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Is there an easy way to undo a bezel?

Hello!

I just made a 14k gold bezel for a Dendritic agate necklace that has no back. I set it all up and realized the hooks on the side were uneven, so I have to remove one of the hooks and re-solder it back on lower. The problem is I don’t want to ruin the bezel I just made by improperly taking it out and I don’t want to heat it up with the agate in it because I don’t know how it will change the stone.
Does anyone have recommendations on what to do? Is there a tool to undo a bezel safely?

Thank you all!

Ava

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I use an Xacto blade that has been ground down so it’s no longer sharp, and the tip is rounded. Slip it in between the bezel and stone and gently, gradually work it loose. With an agate it should be fine, though obviously with a softer stone there’s a high risk of damage (though if you’re lucky that damage will be covered by the bezel when all is said and done).

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Hello Ava,
“ifutzwithfire” gave you good advice on removing a stone by slipping a dulled Xacto blade down between the bezel wall and the stone. I would add that for softer stones (like turquoise), put a very thin strip of metal ( 32 ga or less) like brass or titanium between the blade and the stone. This metal strip spreads the pressure and greatly reduces the likelihood of damaging the stone. Just like removing baseboard from a wall, this technique prevents damaging the soft dry wall.

All the best.
Judy in Kansas, where snow has finally arrived. Temps barely below freezing, so no melting for a little while.

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I usually start any stone removals, from bezels to prong set stones, with a cheap single edge razor blade. They are cheap, and very, very thin.
For bezels I often grind away all but the very corner of the blade, to make a very thin wedge to just sart to lift the metal.
I use a full blade to begin lifting prongs off of stones.
Work very slowly, and with no force at all. You just want to open a tiny opening between the metal and the stone
I move to a sheetrock knofe blade for the next step. Keep all pressure “away” from the stone, “lifting” the metal away from the stone, and not “wedging” against the stone. You want to lift the metal off of the gem.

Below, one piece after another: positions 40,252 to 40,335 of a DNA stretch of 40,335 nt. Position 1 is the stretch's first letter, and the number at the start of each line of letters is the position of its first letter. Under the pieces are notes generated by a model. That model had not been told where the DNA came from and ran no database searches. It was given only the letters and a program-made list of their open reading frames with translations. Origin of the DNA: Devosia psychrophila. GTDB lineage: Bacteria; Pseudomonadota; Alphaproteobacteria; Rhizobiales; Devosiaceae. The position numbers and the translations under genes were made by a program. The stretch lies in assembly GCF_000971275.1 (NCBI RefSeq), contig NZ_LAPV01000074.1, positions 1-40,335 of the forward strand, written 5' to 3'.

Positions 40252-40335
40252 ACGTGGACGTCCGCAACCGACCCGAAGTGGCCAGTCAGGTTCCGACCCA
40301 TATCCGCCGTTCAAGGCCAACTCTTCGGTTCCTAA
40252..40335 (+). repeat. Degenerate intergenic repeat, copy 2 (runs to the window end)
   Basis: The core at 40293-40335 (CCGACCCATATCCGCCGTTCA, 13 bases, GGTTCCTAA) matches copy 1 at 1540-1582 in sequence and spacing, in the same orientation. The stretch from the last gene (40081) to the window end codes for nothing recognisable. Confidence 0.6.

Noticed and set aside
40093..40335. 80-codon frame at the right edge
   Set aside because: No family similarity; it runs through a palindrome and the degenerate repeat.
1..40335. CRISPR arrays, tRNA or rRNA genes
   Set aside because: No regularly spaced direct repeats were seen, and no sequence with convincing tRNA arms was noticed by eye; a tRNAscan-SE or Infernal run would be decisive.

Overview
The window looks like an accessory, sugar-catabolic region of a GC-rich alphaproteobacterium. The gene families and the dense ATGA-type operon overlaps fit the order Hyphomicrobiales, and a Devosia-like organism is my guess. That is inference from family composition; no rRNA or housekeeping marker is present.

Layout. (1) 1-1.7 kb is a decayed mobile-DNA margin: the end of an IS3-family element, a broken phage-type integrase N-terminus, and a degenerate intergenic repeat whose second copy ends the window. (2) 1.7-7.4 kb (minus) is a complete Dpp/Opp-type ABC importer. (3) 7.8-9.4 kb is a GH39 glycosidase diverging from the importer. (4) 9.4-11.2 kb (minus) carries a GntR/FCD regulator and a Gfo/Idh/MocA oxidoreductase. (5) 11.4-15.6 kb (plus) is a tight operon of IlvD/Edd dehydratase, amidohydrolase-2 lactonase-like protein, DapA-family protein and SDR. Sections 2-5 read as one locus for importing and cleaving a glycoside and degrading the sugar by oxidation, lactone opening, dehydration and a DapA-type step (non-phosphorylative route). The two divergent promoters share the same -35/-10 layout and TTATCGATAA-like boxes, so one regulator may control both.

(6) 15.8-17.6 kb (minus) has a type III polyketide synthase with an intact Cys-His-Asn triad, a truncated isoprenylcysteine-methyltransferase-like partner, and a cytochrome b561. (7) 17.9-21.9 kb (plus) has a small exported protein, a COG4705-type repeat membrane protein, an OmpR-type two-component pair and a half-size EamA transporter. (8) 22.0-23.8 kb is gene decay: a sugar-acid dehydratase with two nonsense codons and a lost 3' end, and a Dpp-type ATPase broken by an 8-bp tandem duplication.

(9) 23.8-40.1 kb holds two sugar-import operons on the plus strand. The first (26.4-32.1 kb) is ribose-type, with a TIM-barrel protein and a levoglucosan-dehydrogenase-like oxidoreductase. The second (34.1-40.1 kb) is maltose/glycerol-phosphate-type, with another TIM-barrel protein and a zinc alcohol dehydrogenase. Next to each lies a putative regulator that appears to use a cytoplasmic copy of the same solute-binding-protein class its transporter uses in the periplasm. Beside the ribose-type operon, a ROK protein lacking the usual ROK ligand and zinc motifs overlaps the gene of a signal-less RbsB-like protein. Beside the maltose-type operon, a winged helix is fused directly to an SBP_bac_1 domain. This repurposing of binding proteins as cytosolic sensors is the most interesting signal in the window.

If you break the blade, start with a new one.
Razor blades cost far less than gemstones, or even metal tools.

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There are several good suggestions in the replies that you have already received. I use a thin sharp razor blade knife and keep working my way around. As described in your post, you have the advantage of the back being open. You should be able to push the stone out once the bezel is released just a bit. Good luck…Rob

The suggestions given are all correct.
As you say the collet is backless then cut through with a ‘6O’ blade through the solder joint and take it from there.
And remember adversity is the best teacher.
Terry

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Someone here has probably suggested this but you can find someone who does laser welding and have them solve this issue

I had to do that a while ago and I used a dental probe, like in the attached image. Grounded the tip to make it thinner. Given its shape you can use your finger above the stone to push it “between” your finger and the bezel.

I would be afraid of chipping the gemstone.
The reason I choose a razor blade to begin to lift a bezel or a prong, is to minimize, and spread out any force against the stone. The razor is both very very thin, and any pressure it does exert on the edge of a gemstone is spread out over a wider area.
Seeing that dental probe, even thinned out, I would hesitate to use it as I would fear that it would concentrate pressure in a very small area, and might chip the stone.
Just my opinion. If it works for you, then it solves your problem, and that is what this is all about.

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RIO Grande sells this little device. PRONG LIFTER, MINI, I’ve never tried it but it looks like it is made so you just pry the prongs away from the stone without touching the stone. I ordered one but have yet to use it.

I use one of a set of very cheap tools called spudgers. I work the stone out in just the opposite direction as setting. I start at the flatter side and work my way to the narrow ends. The tools are metal and very thin and flexible. There are many uses like mixing epoxy so you don’t get lots of bubbles. Mix slowly and spread thin. THis is the type I am talking about. Image is from google. image

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